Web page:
Popular Catchphrases in China

A look now at some of the popular catchphrases used across China, some of these words have, perhaps, originated online or from other dialects. Let’s see what you can learn about from these popular catchphrases in China.

1. 雷  léi

lei

It has been one of the most popular Internet words since 2008. With the original meaning of thunder, the word 雷(Léi )has been given another meaning on the web in China. Now it means that one is shocked by some bold actions, or by strange or even embarrassing things.

It is said that this word is originated from a Wenzhou dialect word 雷倒 (léi dǎo) that means along the lines of fainting or falling off chair because of being speechless or overwhelmed by absurd issues or things happening.

For example, Jimmy cuts almost every class, one day he decided to show up in the lecture hall and the professor said to him, “Long time no see, look how you have grown!”

So that sentence made Jimmy lei dao. He must have felt very lei. And in this case, the professor is also considered very lei because he managed to stun Jimmy.

2. 囧jiǒng

jiong

As you can see, the character 囧(jiǒng)looks like a face with down casted eyes. The youngsters use it to express feelings of embarrassment or response to silliness. The character 囧 originally means ‘bright or smart’, but it is rarely used in that context nowadays.

For example, at the football game, Mike scored the goal into the wrong gate, one can say Mike just got himself into a very jiong situation and he felt very jiong.

3. 山寨  shān zhài

shanzhai

A picture of a mobile phone emulating the design of a cigarette pack.

In ancient China, this word means a mountain villa built by robbers. Now it mostly used to describe those fake or pirated products.

For example:
What the bloody hell is this? It looks like an iPod but with a brand name iPot! It’s just so 山寨!

4. 宅 zhái

zhai

宅(zhai) is Otaku. It has a meaning of “old or obsolete house” and it refers to someone who has a devotion to a subject or hobby (not necessarily anime) to the point of not leaving home. Hence most activities which Otakus in China do will be at home or indoors.

In China’s context, an otaku fan of a particular movie star could quite possibly know all of the films he or she has been in, their birth date, time of birth, shoe size, favorite toothpaste, etc. He or she could also be engaging activities such as online-gaming, surfing the internet to the extent of spending more than 12 hours in front of the computer. He or she could possibly like to collect items obsessively; things like stickers, cards, figurines and usually large amount of money would be spent on all these collectable items.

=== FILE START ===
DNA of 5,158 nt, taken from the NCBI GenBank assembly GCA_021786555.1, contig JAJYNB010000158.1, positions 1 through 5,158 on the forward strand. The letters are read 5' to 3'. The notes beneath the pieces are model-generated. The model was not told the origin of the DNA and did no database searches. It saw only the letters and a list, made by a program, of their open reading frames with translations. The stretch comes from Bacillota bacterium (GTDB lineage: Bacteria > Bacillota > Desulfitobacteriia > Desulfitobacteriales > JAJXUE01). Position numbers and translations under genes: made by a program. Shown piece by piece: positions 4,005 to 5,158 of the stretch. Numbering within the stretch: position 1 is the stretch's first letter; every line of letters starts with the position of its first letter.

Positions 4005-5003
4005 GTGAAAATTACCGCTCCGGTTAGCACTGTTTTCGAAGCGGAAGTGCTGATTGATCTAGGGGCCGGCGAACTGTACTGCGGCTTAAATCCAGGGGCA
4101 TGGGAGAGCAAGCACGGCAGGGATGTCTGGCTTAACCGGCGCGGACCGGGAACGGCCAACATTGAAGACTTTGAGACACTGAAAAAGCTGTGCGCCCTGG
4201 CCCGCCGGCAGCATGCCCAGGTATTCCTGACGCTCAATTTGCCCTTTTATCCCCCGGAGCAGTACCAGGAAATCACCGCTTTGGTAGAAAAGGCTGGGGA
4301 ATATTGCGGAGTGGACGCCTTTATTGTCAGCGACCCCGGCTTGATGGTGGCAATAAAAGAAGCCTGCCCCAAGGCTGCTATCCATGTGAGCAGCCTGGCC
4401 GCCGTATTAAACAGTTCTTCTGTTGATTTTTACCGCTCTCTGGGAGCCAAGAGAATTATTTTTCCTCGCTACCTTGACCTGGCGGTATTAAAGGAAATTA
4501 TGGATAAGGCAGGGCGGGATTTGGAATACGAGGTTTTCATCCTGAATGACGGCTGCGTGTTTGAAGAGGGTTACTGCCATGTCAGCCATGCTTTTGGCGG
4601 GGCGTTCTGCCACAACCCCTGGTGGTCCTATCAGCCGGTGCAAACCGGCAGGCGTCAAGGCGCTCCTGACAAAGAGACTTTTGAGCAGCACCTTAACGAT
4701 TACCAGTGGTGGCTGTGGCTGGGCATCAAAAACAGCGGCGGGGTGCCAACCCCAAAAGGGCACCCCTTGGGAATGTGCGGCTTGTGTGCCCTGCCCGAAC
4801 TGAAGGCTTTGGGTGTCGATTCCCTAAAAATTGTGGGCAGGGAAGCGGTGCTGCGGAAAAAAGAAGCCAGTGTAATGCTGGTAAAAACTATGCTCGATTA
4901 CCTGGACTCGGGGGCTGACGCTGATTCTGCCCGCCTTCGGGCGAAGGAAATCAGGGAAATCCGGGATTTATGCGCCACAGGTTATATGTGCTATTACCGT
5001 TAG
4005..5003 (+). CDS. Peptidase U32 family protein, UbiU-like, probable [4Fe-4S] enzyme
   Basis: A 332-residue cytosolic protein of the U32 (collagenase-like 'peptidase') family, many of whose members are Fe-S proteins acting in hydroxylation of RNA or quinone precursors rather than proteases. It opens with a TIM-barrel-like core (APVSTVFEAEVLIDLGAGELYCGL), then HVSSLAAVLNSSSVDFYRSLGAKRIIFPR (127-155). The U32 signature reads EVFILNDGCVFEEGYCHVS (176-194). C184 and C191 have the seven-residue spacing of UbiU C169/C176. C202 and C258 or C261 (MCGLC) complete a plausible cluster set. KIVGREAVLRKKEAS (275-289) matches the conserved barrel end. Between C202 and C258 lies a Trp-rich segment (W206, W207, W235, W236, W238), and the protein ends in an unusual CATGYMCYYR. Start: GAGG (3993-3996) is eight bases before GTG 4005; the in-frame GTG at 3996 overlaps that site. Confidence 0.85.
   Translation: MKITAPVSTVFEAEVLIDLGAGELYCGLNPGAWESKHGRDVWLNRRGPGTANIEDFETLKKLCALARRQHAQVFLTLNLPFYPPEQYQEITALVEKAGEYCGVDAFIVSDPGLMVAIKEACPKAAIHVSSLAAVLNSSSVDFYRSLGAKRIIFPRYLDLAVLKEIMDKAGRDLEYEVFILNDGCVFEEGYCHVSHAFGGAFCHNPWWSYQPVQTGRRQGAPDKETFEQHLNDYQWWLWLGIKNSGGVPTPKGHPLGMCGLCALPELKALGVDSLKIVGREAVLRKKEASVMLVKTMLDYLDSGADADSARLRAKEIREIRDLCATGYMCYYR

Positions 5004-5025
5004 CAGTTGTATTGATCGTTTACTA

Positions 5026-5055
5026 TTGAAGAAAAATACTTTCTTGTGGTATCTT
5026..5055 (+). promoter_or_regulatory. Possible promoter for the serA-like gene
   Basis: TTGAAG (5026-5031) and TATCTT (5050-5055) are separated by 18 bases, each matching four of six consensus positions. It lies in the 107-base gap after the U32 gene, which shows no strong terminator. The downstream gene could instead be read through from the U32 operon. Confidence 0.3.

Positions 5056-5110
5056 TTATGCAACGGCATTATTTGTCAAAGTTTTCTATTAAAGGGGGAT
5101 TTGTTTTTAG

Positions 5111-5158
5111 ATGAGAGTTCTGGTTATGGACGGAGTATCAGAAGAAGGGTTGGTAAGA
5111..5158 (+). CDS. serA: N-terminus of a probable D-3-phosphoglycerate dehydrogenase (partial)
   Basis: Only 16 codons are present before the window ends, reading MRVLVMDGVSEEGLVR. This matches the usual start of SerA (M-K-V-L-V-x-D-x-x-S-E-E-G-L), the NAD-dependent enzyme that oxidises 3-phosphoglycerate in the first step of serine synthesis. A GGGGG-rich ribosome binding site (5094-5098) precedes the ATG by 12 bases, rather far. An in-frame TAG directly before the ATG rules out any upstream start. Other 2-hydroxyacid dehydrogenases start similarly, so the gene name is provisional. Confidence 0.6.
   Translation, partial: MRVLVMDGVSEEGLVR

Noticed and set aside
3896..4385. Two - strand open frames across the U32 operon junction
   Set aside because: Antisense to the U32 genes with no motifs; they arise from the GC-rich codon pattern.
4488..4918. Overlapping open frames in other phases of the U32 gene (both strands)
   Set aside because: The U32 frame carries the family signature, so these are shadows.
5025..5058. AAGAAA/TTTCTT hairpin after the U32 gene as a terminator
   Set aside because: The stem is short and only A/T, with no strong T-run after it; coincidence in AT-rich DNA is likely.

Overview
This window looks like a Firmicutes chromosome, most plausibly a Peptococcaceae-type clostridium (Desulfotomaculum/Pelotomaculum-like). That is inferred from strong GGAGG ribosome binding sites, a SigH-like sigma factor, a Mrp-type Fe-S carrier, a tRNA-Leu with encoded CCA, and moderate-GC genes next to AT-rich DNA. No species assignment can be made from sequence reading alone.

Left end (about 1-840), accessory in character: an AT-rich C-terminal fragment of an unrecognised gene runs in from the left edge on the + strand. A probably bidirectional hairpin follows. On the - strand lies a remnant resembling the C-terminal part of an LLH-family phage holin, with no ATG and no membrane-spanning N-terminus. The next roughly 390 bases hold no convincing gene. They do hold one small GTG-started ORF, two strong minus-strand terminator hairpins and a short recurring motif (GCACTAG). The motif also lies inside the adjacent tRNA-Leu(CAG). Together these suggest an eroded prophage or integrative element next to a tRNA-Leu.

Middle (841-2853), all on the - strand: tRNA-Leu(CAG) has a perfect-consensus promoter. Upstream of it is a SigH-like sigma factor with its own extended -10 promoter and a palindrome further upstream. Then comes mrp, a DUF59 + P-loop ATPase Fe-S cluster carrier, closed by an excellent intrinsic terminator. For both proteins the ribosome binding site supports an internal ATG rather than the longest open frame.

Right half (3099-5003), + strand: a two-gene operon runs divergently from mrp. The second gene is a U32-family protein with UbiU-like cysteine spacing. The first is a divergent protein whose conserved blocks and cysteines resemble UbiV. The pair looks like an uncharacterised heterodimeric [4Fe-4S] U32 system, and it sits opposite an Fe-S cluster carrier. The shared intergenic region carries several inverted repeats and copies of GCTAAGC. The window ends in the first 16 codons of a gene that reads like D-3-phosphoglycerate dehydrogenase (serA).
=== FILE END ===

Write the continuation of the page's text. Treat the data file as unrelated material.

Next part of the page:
5. 赖校族  lài xiào zú

laixiaozu

The illustration above is a comic trip.

Guy in yellow shirt: Why is the guy on the upper deck always sleeping? Doesn’t he have classes to attend?

Guy in red shirt: (sarcastically) According to my calculations, he should be in his 7th year in university now.

赖校族(lài xiào zú) are a bunch of “campus dwellers”.  It refers to those students who have already graduated from college or university but choose to stay and remain on the campus. They are scared by the bleak job market and want to keep living on campus at a lower cost.

6. 房奴  fáng nú

fangnu

房奴(fáng nú) mean house slaves, which refers to a group of people who spend a large part of their family income paying their mortgage.

These “house slaves” are trapped into a life where everything is dependent upon paying off their mortgage. They live in fear of losing their job or falling ill, and they do not dare to change jobs in case that leads to a loss of security. Entertainment, travel and generally enjoying life all take a back seat to paying the mortgage.

7. 裸婚   luǒ hūn

luohun

裸婚(luǒ hūn) literally means ‘naked marriage’.  But don’t be mistaken thinking that a couple is getting married without clothes on.

In recent years, as the properties and living expenses in China has gone up since 2008, more and more couples are opting for ‘naked marriage’ because they’re not able to afford a house, a car, a diamond wedding ring or even a proper wedding ceremony. Just taking a picture and getting a marriage certificate is all that is involved.

However, the attitudes of the two genders are quite different. According to initial online statistics 80 percent of men approve of the “naked wedding”, while 70 percent of females do not.

Popular China new forum Sohu.com recently initiated a poll “Will you choose a ‘naked wedding’ in the new era of marriage?” It turned out that 43% votes “Yes” while the remaining 57% voted “No”.

Supporters feel that a “naked wedding” should be the normal expectation. A ‘typical wedding consist of everything’ seems to be what the current society is shaped up to be, showing off your ring, car, photo album to everyone. A few decades ago, our parents also married ‘naked’ and they have better & happier lives now. But look at the divorce rate now! So young people now should also go for ‘naked marriage’.

Those who didn’t support ‘naked marriage’ have their own set of argument that a “naked wedding” is a way of deceiving yourself; living without a certain material basis also means no interest in romance. A marriage on the basis of the certificate of marriage, which is a thin piece of paper, will not be able to withstand any hardships.

Vocabulary:

léi
雷                    thunder           n/v.
shān zhài
山       寨         fake or pirated products      n.

luǒ  hūn
裸      婚           naked marriage        n.

fáng  nú
房      奴           house slaves            n.

zhái
宅                    old or obsolete house      n.






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One Response to “Popular Catchphrases in China”

  1. Noe Fadeley Says:

    Very good article thanks a lot

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